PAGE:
Is the future of foreign aid in Europe the broken U.S. system?

Aid advocates should be careful what they wish for. If you advocate for an input target like 0.7%, you don’t have have a leg to stand on when the government hits the target but uses the money for whatever it can get away with within the rules.

That is Owen Barder analyzing the U.K.’s new development and aid strategy. It is a very good and very important piece, largely about how the U.K. is moving in a U.S.-like direction, with more focus on national self interest, international security, and outsourcing.

What worries me about this direction:

  • “This looks really effective at helping people. Let’s copy this,” said no one ever after looking at the U.S. system of outsourcing development project to private contractors.
  • There are good reasons why right-leaning governments want to use their aid policy to serve the national interest. But I think they ignore an important cost: people don’t like you if you give them presents that are really for you. It is so transparent. You become known as a jerk. You lose respect and standing in the long run. That standing, as it turns out, is actually pretty useful when you want to police the world or play the liberator. In my mind, the pursuit of national interest in the short term undermines national interest in the long term.
  • Every time I hear a very sensible-sounding goal to reduce poverty or violence from a European officlal, I can’t help thinking that it’s cover for: “how do we keep more poor brown people form arriving on our borders?” It is AMAZING how much this refugee issue colors every aid and research project associated with a UK or European agency today.
  • The UK is one of the most important and influential donors and, in my experience, their development agency DFID has been the most sensible and effective. While the political winds may blow DFID in a bad direction, I am optimistic the staff will steer it back over time.

Anyways, Barder is one of the best people to tell you about the UK system, and I am not, so do read his post.

45 thoughts on “Is the future of foreign aid in Europe the broken U.S. system?

  1. It has been argued that migration is one of the most effective forms of development in this blog. While this might work for individuals and to a certain extent for their home countries (via remittances), it is not conducive to the long term development of entire economies.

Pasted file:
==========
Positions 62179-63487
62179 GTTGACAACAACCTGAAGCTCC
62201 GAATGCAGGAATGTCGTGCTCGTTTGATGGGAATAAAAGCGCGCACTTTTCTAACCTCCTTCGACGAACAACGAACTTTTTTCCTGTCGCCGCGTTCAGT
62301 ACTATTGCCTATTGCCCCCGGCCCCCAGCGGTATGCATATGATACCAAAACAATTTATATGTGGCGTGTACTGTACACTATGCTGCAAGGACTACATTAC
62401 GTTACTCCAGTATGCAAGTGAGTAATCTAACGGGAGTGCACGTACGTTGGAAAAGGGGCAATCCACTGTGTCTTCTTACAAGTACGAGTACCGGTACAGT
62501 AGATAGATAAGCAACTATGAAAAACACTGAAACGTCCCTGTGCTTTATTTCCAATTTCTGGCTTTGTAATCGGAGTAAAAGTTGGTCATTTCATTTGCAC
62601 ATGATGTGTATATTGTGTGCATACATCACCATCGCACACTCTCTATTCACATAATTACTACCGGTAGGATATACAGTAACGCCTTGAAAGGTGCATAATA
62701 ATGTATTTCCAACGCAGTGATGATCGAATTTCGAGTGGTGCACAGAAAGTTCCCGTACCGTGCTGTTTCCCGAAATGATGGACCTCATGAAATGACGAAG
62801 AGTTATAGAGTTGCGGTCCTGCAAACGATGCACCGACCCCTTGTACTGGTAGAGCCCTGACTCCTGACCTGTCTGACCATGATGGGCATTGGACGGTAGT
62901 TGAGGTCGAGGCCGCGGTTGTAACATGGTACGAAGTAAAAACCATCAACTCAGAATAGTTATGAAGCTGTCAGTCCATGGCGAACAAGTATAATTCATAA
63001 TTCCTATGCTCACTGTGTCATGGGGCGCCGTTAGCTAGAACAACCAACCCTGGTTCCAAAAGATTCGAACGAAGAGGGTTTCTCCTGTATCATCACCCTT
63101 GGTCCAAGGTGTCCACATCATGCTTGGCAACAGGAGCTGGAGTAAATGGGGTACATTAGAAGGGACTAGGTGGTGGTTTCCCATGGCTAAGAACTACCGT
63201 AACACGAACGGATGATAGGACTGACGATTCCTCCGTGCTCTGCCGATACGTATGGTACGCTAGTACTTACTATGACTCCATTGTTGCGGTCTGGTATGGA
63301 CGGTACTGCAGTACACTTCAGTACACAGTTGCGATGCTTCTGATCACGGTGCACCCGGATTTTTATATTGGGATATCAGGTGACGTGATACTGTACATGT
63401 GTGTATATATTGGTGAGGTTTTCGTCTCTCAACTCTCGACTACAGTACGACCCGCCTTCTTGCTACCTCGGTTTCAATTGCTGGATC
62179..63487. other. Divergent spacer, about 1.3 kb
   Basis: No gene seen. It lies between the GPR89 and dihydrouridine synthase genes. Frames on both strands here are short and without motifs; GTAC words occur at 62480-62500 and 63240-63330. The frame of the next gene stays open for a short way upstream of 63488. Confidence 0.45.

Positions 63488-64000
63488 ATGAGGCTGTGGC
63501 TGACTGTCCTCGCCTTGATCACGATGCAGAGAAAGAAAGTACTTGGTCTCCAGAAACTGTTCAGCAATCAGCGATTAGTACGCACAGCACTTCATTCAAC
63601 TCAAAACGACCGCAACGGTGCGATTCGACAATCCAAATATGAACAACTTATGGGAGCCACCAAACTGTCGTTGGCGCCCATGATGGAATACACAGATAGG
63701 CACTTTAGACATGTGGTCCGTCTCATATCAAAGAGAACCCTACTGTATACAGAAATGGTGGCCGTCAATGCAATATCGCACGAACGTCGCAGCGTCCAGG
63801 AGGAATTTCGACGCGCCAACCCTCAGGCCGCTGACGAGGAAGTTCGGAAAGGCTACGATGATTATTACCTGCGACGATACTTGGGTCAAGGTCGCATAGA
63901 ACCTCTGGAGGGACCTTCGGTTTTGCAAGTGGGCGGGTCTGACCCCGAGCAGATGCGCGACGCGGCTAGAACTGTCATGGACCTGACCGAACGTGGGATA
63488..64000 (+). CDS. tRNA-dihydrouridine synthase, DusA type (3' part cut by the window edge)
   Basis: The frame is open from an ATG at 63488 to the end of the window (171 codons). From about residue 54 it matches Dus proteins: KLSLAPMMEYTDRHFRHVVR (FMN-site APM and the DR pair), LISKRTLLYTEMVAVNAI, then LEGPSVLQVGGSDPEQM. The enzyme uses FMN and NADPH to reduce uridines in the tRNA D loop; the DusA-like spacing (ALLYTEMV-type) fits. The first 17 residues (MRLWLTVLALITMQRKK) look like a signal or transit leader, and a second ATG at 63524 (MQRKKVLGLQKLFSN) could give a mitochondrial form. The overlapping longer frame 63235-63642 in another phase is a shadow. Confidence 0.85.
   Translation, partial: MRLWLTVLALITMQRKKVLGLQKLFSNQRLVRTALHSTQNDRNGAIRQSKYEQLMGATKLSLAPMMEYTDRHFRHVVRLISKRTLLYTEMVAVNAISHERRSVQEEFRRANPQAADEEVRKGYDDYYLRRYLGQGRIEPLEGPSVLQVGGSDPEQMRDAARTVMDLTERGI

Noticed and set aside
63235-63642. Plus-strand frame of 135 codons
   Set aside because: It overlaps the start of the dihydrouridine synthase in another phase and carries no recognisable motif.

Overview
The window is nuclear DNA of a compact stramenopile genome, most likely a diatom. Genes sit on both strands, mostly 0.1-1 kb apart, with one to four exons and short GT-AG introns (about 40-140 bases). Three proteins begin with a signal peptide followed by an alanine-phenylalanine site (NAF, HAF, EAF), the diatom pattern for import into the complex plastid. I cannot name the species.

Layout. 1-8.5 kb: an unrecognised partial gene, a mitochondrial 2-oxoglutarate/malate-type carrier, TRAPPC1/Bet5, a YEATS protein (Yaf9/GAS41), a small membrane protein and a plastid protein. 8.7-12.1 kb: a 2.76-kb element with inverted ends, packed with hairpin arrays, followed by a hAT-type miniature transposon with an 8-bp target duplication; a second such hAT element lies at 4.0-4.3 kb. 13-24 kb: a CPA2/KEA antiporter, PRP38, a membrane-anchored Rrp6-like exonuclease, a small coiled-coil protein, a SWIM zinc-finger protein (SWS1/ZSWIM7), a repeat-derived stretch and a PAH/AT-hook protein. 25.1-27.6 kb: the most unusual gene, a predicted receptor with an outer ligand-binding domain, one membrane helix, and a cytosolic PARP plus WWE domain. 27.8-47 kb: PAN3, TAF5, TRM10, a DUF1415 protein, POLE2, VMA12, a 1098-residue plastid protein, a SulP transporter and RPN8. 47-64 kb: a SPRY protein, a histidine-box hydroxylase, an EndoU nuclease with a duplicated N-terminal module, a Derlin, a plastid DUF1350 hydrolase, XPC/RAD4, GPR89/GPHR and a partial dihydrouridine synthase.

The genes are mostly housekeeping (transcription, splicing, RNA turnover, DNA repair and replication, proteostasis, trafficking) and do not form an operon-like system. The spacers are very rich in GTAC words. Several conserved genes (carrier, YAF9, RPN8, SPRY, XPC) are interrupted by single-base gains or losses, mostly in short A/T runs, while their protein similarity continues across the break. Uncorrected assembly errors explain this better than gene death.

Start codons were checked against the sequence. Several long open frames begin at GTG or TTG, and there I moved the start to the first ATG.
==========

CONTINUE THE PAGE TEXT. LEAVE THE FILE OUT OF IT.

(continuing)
Europeans are worried about immigration. This might well be an overreaction as they overestimate the size of it, but nonetheless it is a concern. Aid policy explicitly targets this by trying to invest in ways that will actually improve the living conditions of populations to the extent that they do not wish to migrate anymore but rather become engaged in catalysing change in their own countries.

    So really the bottom line is about the projects having a significant impact on people’s lives. We should talk about how economic and social development should discourage emigration in developing countries. Unless our plan for the future is that everyone eventually moves to Europe and North America. Which, to be honest, is not that great of a plan.

  2. Agree with all but the very last point. Surely the eternally-rotating staff of these institutions have a very limited ability to prevail upon the political “winds” of powerful people with strong agendas?

  3. Can we talk a bit more about this: “This looks really effective at helping people. Let’s copy this,” said no one ever after looking at the U.S. system of outsourcing development project to private contractors”?

    I am well aware of many flaws in the US’s approach to development. But, as someone who has worked for both NGOs and contractors, the anti-contractor bias hasn’t seemed very fair or very true, in general (Afghanistan and Iraq seem like large and important exceptions). All of these organizations are chasing money and both seem to have success and failure.

    I’d be interested to hear a more nuanced discussion of the roles of NGOs, UN agencies, contractors and local governments. What is it that DFID is doing that is better in terms of partner selection?

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